14. Qf3 would lead to a position I have played several times with the White pieces. Theory regards it as equal, but that is true of many lines in the 4 Pawns Attack. In practice, it can be a complicated struggle. A few days after this game, in a tournament in Bulgaria, White was successful with 14. Qf3 in the game Topel-Papadopoulou. Instead, my opponent moved his queen in the other direction 14. Qd3 This move seems to make sense since it keeps an eye on the b5 break, but I think I was able to find a refutation. 14...Ng4 threatening 15...Bd4+ 15. Nf3 c4 16. Qc2 16. Qxc4 Qb6+ 17. Kh1 Nf2+ -/+ 16...Nc5 17. h3 Nf6 17...Qb6 was also successful for Black in the game P. Szabo-Lendvai, Hungary 1993 18. Re1 looks natural, but 18. Nd2 probably had to be played, although Black is still very comfortable. He can pick off White's dark squared bishop at any time with ...Nd3 18...Nd3 19. Re2 Nh5 20. f5 Ng3 and White's position is in ruins since 21. Re3 is met by 21...Nxc1 followed by various pins with ...Bh6 and ...Qb6. Even ...Nf5 is in the air.
In the final round I had White against William Wright. I had an edge in a major piece ending because of his backwards c-pawn and my control of the only open file. Still, I wasn't sure if it was a win since I had some sensitive points in my position at b4 and f2. However, his king was a little loose, so I thought I had good chances. I decided to swap one set of rooks since mine was passively guarding f2.
36.R8a7 Rdd7 37.Rxd7 Rxd7 38.Qc8 Qd6 39.Ra6 Rc7 40.Qf5 Qe7? A blunder on the last move of time control although we both had plenty of time. Still, his position was getting pretty difficult. 40...Qxb4? 41.Qf6+ Kh5 42.h3 +-; 40...Rg7 41.Qh3+ Kg6 42.g4 +/-; 40...Qg6 41.Qf8+ (41.Qe5 also looks good) 41...Kh5 (41...Rg7 42.Ra7 will soon be zugzwang; 41...Qg7 42.Qd6+ Kh5 43.h3 +/-) 42.h3 +/- Black really suffers because of his king position in all of these lines. It would be much more difficult for White if the Black kingside pawns were on g7 and h6. 41.Qxd5 Qxb4 42.Qe6+ Kg7 43.Qe5+ Kh6 44.Qf6+ Kh5 45.h3 1-0
I had another US Masters rematch in Round 4. This time I had Black against Keaton Kiewra. This was probably the most interesting game I played in the tournament. I thought he had the better position after 14...fxe5 if he had moved his knight
Instead, he played the zwischenzug 15. Qf3 allowing me an exchange sacrifice 15...bxc4! 16. Qxa8 c6 17. dxc4 Qh4 Trying to trap the queen with 17... Qb6 seems to lead to an edge for White after 18. a4 a5 (trying for repetition doesn't work 18... Nd7 19. a5 Qc7 20. Qxa6 Nb8 21. Qb6) 19. Bd2 Na6 20. Bxa5 Qxa5 21. Qxc6 and even though Black has 2 pieces for the rook, White has Qb5 coming 18. Rf2 18. Rd1 e4 anyway 18...e4 19. g3 Bxg3 20. hxg3 Qxg3+ 21. Kf1 Qh3+ 21...e3 22. Bxe3 Qxe3 23. Re1 Qh3+ is again no more than a perpetual 22. Kg1 Qg3+ 23. Kf1 Qh3+ 24. Kg1 [½:½]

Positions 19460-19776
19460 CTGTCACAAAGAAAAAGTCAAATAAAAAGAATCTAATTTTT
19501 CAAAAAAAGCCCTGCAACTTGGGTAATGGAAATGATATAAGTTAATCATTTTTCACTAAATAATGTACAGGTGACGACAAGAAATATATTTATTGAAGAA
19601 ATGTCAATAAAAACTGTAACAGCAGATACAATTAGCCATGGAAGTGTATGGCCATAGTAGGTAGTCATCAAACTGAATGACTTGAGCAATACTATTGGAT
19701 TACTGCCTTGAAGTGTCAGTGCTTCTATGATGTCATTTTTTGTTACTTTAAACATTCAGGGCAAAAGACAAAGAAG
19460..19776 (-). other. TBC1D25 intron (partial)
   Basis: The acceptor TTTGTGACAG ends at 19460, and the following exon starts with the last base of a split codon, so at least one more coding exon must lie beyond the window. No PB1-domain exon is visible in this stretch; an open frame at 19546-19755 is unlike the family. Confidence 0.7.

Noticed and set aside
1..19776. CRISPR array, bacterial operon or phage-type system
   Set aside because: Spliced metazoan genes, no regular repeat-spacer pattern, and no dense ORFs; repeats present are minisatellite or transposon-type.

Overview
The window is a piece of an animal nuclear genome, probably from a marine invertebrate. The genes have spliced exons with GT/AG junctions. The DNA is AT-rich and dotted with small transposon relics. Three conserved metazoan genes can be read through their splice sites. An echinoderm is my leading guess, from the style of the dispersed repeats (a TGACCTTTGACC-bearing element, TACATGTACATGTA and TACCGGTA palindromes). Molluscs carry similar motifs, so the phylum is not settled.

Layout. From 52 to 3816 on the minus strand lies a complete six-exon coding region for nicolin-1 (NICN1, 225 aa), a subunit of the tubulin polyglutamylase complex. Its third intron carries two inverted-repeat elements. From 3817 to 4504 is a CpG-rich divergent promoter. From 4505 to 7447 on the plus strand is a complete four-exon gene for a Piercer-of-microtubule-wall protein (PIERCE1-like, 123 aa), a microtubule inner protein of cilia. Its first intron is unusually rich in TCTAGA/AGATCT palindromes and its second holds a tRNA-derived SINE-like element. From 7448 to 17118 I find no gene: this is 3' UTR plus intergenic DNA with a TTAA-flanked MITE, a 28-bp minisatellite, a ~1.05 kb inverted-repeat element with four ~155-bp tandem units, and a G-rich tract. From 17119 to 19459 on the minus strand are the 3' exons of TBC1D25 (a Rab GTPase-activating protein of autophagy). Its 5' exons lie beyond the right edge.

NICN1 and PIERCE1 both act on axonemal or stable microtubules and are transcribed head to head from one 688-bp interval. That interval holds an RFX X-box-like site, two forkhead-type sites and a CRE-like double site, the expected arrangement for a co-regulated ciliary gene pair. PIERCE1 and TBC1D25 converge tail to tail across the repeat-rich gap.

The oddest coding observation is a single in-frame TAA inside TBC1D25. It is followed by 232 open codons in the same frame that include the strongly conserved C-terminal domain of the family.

In the evening round, I had White against Andrew Rea. This was a choppy game. I thought I had an edge out of the opening, but he seemed to come close to equality during the middlegame, exchanging into a slightly worse ending. I managed to win a pawn, but he was able to loosen my king position. Still, I think I had a significant advantage after 35...Qh5
I started looking at 36. Kg2 followed by Rxg7+ when the queen ending is very complicated. Another idea is 36. h3 when the White king should be comfortable on h2. Instead, with about 5 minutes left on my clock, I mixed the moves up with the rushed 36. Rxg7+ and Black had an easy perpetual after 36... Kxg7 37. Qd7+ Kg6 38. Qxc8 Qd1+
I got off to a quick start in Round 1 with White against Paul Nemeth when he blundered with 8... 0-0?
Now, White wins a piece with 9. d6 since 9...Qxd6 10. Qxd6 Bxd6 11. e5 is a fork as is 9...Bxd6 10. e5 and he didn't last much longer. Strangely, I found a game Uusi-Oukari vs. Sietio Finland 2000 which reached the diagramed position, but White played 9. 0-0? letting Black off the hook, but there was a further exchange of blunders with 9...b6? 10. Qe2? Just goes to show that you have to be alert in the opening.
In round 2, I had Black against GM Yermolinsky. Yet another game with Black against a GM. I don't think he got much of an edge out of the opening. The critical point occurred after 18. e5!?
After 18... dxe5 19. fxe5 I selected 19... Nd7?! I really overestimated the knight's outpost on e5. As Yermo pointed out afterwards, better was 19...fxe5 when White's edge is kept to a minimum. 20. exf6 exf6 21. Rad1 Simple chess. I overlooked this powerful move. Suddenly Black has all kinds of weak points on his 3rd rank. 21... Ne5 22. Rd6 Nxf3+ 23. Rxf3 Rbe8 24. Rb6 Re7 25. Re3 Rfe8 26. Ne4 winning a pawn and soon the game.
In round 3, I had a rematch with John Bartholomew, who I had played in the US Masters. I built up a great position with White after 34...Qf8
He had been short of time for quite some time, but I was getting short now as well, since I had been trying to find a knockout blow. While White has all the trumps, it is still not easy to put Black away. I think my sequence was a bit hasty. Since Black has no plan, White should calmly build his position. Moves like 35. Bd3, eyeing the f5 pawn or even 35. Kh1 should be considered. From a practical point of view, I should have just looked to keep the position intact until the time conrol was reached. My choice 35. Nc7 was not that bad, but I followed up with the double-edged 35...Rc8 36. Ne6!? the intermediate capture on d6 preserves White's edge. I became overly enamored with keeping his bishop locked in with my e5 pawn. 36... Bxe6 37. dxe6 dxe5 38. fxe5 Bg7 39. Bd3 Rd8 40. Rf2 Kh8 Reaching the time control. White is still better, but I started fishing around for a plan 41. Rxf5 Qg8 42. Rh5 More obvious is 42. Rf7, but after 42...Bxe5+ 43. Kh1 Qg3 I did not see the move 44. Rf3 when White should still claim a plus. Instead, I decided to combine defense of e5 with an attack on h6, but the rook lands on an awkward square. 42...Rd4 a nice move stopping Qe4 and introducing Qa8+ in some lines. 43. Bf5?! holding the pawns, but now both the bishop and rook are on poor squares and Black can invade with his major pieces. 43...Qd8 44. Bc2?? losing. 44. Qe3 or 44. Bg4 were more or less balanced. 44...Rd2 45. Qe4 Rd1+! and wins
Search this sitepowered by FreeFind|